January 11, 2018 at 10:57 am #10668
Most bread recipes are usually between 1.25% and 2% salt (baker’s weight, ie, compared to the weight of the flour). A few years back I did some experimenting and found that you can cut the salt down to about 1% before you start to notice much change in either texture or taste.
The no-salt challah I made yesterday was rather bland, Peter Reinhart’s challah uses about 1.4% salt.
The cinnamon rolls I made yesterday called for 1/4 teaspoon of salt in a recipe that used 150 grams of flour, so it was already only at about 1% salt. I cut that to 1/8 teaspoon and couldn’t tell the difference in taste at all. They might have been a bit more puffy, but I don’t consider that a bad thing in a cinnamon roll!
Paddy’s Clonmel Kitchens Double Crusty Bread recipe, which I use to make Vienna bread, has 2 teaspoons of salt in about 32 ounces of flour, or about 1.25% salt (though it does have an egg, so that adds some sodium from the egg white.) I may try making it with just one teaspoon of salt.
And of course there is a little sodium in wheat flour, too.January 11, 2018 at 11:40 am #10671
I use Morton kosher salt. I’ll weigh out a couple of tsps. when I can get back into the kitchen.January 11, 2018 at 1:40 pm #10677
I remember Peter Reinhart had some comments in the recipes I was helping test for his Artisan book about the different weight of various brands of kosher salt. As I recall, Diamond kosher salt was slightly lighter than Morton kosher salt, because the crystals were larger, so there was more space between crystals. I don’t recall if those comments made it into the published book.January 11, 2018 at 2:51 pm #10682
Just checked the side of my box of Morton’s and 1/4 tsp weighs 1.2 grams and has 480 mg of sodium.
So my two tsps. would have 8*480=3648 mg. This is divided across nine or 10 pizzas or about 426 mg of sodium per pizza.
I was stunned at how much sodium is in “plain” canned tomatoes. Pomi crushed tomatoes was much lower coming in at 10 mg but otherwise everything else is at least 180 mg or more.
All these companies are trying to move away from “preservatives” and the two natural preservatives are salt and sugar. I have a book a friend gave me that I have yet to read that is The Case Against Sugar. And carbs are still on the bad list! But, at least, fat is back as Mike points out!January 11, 2018 at 3:22 pm #10683
I am following all the conversations about salt, and while I try hard to be good, I pick up a lot of sodium from cheese and crackers and tortilla chips.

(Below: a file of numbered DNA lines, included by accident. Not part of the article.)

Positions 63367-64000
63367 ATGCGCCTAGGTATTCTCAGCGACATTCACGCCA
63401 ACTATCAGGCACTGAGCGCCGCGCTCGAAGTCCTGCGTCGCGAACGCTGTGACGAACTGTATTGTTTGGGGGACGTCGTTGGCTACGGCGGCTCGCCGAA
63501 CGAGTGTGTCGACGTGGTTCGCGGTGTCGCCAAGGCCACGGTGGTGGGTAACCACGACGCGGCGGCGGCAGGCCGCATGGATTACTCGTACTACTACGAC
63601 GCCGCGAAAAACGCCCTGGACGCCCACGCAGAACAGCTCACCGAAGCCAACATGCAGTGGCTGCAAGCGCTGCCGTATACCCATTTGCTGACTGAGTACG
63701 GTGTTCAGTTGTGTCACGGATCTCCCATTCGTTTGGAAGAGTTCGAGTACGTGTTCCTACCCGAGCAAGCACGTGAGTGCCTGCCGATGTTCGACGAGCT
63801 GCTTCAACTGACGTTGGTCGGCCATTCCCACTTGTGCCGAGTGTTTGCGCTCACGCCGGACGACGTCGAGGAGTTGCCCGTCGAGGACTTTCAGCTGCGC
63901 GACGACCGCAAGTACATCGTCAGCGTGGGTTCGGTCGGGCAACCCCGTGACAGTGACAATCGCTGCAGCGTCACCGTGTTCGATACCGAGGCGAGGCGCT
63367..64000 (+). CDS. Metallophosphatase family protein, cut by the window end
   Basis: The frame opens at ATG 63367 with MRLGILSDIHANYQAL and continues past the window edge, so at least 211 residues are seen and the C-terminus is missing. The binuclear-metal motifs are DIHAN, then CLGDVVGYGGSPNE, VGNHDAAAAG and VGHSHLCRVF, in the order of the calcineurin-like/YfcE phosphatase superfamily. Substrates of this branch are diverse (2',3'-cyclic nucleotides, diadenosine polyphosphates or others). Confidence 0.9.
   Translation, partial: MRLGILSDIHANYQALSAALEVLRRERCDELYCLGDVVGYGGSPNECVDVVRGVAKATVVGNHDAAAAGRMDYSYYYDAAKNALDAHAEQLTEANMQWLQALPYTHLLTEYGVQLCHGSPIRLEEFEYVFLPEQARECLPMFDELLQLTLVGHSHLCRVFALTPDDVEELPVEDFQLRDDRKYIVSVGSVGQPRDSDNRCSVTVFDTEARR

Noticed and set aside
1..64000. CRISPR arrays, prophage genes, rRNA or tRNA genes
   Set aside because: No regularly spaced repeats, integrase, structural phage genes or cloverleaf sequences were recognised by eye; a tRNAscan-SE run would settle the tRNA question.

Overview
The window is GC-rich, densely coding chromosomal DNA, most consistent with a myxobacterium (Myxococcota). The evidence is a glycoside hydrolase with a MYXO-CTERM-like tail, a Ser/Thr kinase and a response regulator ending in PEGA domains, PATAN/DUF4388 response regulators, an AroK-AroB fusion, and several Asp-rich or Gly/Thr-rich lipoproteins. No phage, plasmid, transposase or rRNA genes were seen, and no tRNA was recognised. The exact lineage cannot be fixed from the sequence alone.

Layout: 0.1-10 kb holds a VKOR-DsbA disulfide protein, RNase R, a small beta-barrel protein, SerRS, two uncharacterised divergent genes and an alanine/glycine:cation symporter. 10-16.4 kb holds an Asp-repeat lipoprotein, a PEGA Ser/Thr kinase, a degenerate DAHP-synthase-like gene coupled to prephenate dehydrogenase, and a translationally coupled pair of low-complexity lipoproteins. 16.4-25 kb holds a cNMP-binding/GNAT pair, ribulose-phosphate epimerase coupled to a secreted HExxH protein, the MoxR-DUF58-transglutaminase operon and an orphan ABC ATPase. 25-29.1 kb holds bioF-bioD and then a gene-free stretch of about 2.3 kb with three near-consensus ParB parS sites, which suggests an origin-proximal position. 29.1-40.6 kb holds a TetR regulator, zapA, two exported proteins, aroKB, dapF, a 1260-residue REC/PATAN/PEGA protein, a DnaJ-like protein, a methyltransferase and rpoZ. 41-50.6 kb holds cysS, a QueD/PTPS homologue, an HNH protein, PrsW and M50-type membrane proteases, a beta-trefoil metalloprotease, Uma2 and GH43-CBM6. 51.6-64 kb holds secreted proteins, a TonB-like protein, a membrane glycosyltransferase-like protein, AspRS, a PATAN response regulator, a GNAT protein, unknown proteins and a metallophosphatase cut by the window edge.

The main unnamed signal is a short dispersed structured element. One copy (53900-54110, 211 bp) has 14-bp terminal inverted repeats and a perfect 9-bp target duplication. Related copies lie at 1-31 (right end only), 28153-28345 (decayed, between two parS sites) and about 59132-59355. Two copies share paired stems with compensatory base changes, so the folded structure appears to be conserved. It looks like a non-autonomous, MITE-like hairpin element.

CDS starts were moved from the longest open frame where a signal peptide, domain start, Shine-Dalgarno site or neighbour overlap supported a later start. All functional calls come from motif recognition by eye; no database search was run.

My normal English Muffin recipe has 1 teaspoon of salt to 4 cups sifted whole wheat flour. I think this is just over 1% by weight. Can someone give tell me a more exact %, and whether I should reduce the salt.January 11, 2018 at 3:38 pm #10684
At 4 1/4 ounces/cup, 4 cups or 17 ounces of flour and 1 teaspoon of salt works out to about 1.18% salt by baker’s percentages.
Of course, just like how you measure flour makes a difference, your teaspoon measure could be off by 10-20%. (I’ve got a digital scale that measures is milligrams, 5687.5 milligrams of salt is a teaspoon.)
Remember wheat flour has some sodium in it and so will other ingredients, like milk or egg.
As I have said before, when I did some tests on several bread recipes cutting the salt to 1% did not appear to have a noticeable impact on either flavor or texture/crumb.January 11, 2018 at 3:57 pm #10685
Someone please tell me why milk and egg whites have sodium in them. Is that because the animals are fed foods with salt? Until I read this, I didn’t even know there was salt in these items!January 11, 2018 at 4:08 pm #10686
I just did a quick test with two of my measuring spoons, a round one and a rectangular one that fits in the salt container better.
I measured what appeared to my eye to be a level teaspoon of salt several times.
5687.5 mg is what the chemistry texts say is a teaspoon of salt.
The round one generally came in at about 5750 to 5850 mg, or just a bit high.
The rectangular one came up with two readings in the 5750 mg range and two in the 7500 mg range! I guess that rectangular shape is more deceiving as to when it is level.January 11, 2018 at 4:20 pm #10687